The first time I grew hybrids was in my new potager, and had a sudden outbreak of tomato horn worms, and stink bugs, so it was hard to judge any of them when most were ruined, then last yr we had the drought, and I was away and didnt get anything watered. This yr, I hope to talk hubby into drip irrigation for the raised beds. One of the hybrid tomatoes i am thinking of trying is “Better Boy”. However I am sticking mostly with heirlooms or OP so I can save the seed. Have you tried intensive gardening techniques or do u plant in the traditional garden format? Boy, i am so sorry, i didnt realize I would end up making my post into a full novel,lol.

          • Jami says

            Wow, you have a lot of seeds already, lol! I’ve grown a lot of those, too – your list made me remember that I should’ve added Black Cherry, love that one. Better Boy is another consistent hybrid whenever I’ve grown it – it’s a bit bigger than Early girl, but smaller than the Big Beef types. Loved Black Krim and Mortgage Lifter when I tried those, but when I’m running out of room I stick with my absolute favs. :) Of the varieties you’re looking at: I, too, want to try Ultimate Opener – Pinetree was out and I don’t want to pay more shipping, so I’ll have to look for that on Territorial’s seed racks (always ify, sadly) and Opalka is good – again, similar to Amish Paste in my book. I wasn’t particularly impressed with Kellogg’s Bfst and am always disappointed with Stupice – they are so small and actually not as early for me as I hope. Course, all these may do well in your microclimate and your taste buds and that’s half the fun – trying different types! :)

  6. Amye says

    I just found your blog and I’m in love! I started some spinach and lettuce inside today. Last year I started all my seeds outdoors (final terms of nursing school did not allow me to do much) and it worked well, but I wanted a head start this year. I noticed Walmart has a larger organic section of seeds than they have had before, but I’m definitely going to go check out Fred Meyer. Do you have an organic plant feed that you make yourself or do you buy one from somewhere? Also any idea what would grow well in a rock wall, other than zucchini?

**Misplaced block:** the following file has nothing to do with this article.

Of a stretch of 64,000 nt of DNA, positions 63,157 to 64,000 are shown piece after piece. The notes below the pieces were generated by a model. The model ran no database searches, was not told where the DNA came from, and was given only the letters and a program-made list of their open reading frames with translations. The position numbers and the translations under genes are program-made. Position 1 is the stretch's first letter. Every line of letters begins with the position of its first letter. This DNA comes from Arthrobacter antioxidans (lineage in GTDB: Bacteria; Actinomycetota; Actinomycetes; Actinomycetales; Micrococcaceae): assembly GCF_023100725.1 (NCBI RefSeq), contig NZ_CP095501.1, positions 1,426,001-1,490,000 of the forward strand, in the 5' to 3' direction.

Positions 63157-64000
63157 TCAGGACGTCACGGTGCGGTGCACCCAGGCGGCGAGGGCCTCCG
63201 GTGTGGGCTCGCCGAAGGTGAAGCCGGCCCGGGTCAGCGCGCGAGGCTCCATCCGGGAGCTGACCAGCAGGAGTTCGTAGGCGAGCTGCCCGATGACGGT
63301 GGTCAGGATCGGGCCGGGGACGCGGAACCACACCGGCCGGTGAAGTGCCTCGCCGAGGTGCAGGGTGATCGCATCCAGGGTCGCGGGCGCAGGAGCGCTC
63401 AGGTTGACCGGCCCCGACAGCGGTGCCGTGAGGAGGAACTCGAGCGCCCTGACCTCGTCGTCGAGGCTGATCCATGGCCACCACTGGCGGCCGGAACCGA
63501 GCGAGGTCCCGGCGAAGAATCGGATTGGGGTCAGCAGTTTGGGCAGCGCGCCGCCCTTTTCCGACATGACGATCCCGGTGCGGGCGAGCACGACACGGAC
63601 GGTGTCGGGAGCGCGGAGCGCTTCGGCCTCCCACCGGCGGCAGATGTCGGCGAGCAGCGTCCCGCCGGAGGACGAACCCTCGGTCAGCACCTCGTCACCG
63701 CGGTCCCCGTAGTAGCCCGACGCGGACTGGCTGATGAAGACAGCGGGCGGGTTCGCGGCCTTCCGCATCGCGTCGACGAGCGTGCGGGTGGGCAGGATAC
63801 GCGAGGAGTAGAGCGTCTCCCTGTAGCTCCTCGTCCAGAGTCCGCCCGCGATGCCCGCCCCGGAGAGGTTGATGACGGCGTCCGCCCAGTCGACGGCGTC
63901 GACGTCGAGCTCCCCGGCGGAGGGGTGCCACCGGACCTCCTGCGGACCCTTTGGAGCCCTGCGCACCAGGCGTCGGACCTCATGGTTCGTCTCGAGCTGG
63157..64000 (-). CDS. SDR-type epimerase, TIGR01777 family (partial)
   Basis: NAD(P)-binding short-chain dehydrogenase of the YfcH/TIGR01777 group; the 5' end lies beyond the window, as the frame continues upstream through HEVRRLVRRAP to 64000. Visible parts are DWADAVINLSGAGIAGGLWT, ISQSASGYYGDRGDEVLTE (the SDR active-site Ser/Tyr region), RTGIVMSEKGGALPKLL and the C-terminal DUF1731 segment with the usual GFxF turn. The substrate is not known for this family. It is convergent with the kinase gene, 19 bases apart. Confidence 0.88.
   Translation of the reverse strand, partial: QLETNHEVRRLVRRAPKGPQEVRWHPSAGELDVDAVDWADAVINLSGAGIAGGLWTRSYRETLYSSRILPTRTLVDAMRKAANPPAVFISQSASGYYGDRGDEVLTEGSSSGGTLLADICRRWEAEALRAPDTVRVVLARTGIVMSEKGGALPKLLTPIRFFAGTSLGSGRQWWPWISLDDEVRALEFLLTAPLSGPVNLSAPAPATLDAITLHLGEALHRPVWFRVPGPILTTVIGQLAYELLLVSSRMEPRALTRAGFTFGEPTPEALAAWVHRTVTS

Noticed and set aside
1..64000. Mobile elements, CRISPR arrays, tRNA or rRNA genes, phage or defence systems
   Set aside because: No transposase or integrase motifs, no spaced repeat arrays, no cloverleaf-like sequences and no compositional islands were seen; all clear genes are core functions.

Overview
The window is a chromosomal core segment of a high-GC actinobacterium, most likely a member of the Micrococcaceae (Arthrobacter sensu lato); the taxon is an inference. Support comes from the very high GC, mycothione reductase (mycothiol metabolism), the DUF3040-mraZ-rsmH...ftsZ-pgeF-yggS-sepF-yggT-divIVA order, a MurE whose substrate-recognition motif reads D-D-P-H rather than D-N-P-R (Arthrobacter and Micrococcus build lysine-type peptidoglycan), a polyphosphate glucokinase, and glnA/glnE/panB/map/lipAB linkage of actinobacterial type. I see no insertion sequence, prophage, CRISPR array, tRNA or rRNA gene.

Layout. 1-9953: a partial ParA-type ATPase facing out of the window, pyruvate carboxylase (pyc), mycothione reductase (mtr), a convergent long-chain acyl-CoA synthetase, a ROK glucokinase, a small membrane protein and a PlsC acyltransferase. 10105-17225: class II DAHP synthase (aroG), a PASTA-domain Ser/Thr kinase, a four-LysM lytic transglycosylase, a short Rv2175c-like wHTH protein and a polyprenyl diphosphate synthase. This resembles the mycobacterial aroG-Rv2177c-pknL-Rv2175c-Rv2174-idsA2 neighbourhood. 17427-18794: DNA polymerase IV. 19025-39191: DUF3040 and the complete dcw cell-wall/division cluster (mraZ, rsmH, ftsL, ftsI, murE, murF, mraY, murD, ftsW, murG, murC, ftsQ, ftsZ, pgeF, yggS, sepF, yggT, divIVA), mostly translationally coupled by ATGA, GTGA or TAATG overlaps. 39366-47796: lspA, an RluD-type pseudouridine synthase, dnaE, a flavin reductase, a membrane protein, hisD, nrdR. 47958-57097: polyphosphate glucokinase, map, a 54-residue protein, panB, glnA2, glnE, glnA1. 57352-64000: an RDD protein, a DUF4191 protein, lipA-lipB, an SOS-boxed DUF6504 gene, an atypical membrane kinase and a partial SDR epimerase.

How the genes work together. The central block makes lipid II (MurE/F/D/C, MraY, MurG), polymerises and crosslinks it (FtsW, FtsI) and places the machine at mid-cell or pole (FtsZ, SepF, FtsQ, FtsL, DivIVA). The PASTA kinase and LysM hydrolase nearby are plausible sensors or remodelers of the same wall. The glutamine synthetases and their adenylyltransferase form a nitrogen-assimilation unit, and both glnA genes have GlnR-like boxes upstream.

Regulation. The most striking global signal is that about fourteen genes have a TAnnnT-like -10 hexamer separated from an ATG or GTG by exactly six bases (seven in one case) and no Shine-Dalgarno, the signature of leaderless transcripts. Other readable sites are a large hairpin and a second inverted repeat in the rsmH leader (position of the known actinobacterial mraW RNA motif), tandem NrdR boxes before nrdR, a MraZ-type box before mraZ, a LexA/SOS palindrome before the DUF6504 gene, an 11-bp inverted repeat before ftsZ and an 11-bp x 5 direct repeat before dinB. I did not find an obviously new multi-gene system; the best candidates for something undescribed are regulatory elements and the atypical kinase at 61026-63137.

• Jami says

      Thank you, Amye! I’ll have to check out the Walmart organics. Hard to beat 40% off at Freds and I think Ed Hume seeds are good quality, though not very many are organic. I usually use a diluted fish emulsion (one that’s been ordorized, or whatever, so it doesn’t stink so much inside) about once a week after the two-week mark for the seedlings. I either make an all-purpose fertilizer (the recipe I use is on my Organic Gardening Checklist you can download) or buy any organic one that’s on sale. :) Hmmm, a rock wall, huh? Pumpkins? Cukes? Bush beans? If you keep it watered, most anything I’d think.

  7. says

    I’ve been pouring over seed catalogs for weeks and must get my order sent. Such fun! My worse problem is that I can get too excited and make unrealistic gardening plans!

  8. Sakura says

    Hi Jamie, its me again. If you keep seeds from last year do you have to refrigerate them or freeze them to make them grow this season? Also you should try and pickle your chinese cabbage. My mom does it all the time, it’s a fermented pickle and I think it tastes great with some rice and miso soup. Just a thought.

    • Jami says

      Hey, Sakura! I keep all my seeds in my file box from year-to-year and it lives in our laundry room, so no special treatment. There are a few seeds that are finicky and germination just goes down with any storage (parsnips come to mind…), but most are good for 2-3 years even. When a packet is a few years old I will sow the seeds thicker, just to hedge my bets and I figure whatever sprouts is a blessing! I’ve done this with even 5 yr-old packets and had some germination, as it’s hard for me to just pitch it without knowing. :)

      Nice idea about the cabbage – I’ll keep it in mind!

  9. says

    The speckled Roma’s look very interesting where did you purchased the seeds for them ? And I like the smaller Chinese Cabbage I got regular Cabbage started. I have started some seeds this year last year I didn’t. I did bush gr. Beans, yellow squash, green zucchini, pumpkins for the grandbabies. Purple gr. beans..(which I did do a few seeds last year they were wonderful. Lemon cucumbers and pickle cucumbers. I do need to get my seeds better organized I just have them in plastic bags in a plastic coffee …I need to come visit more often and read more of your post..thank you so much Janice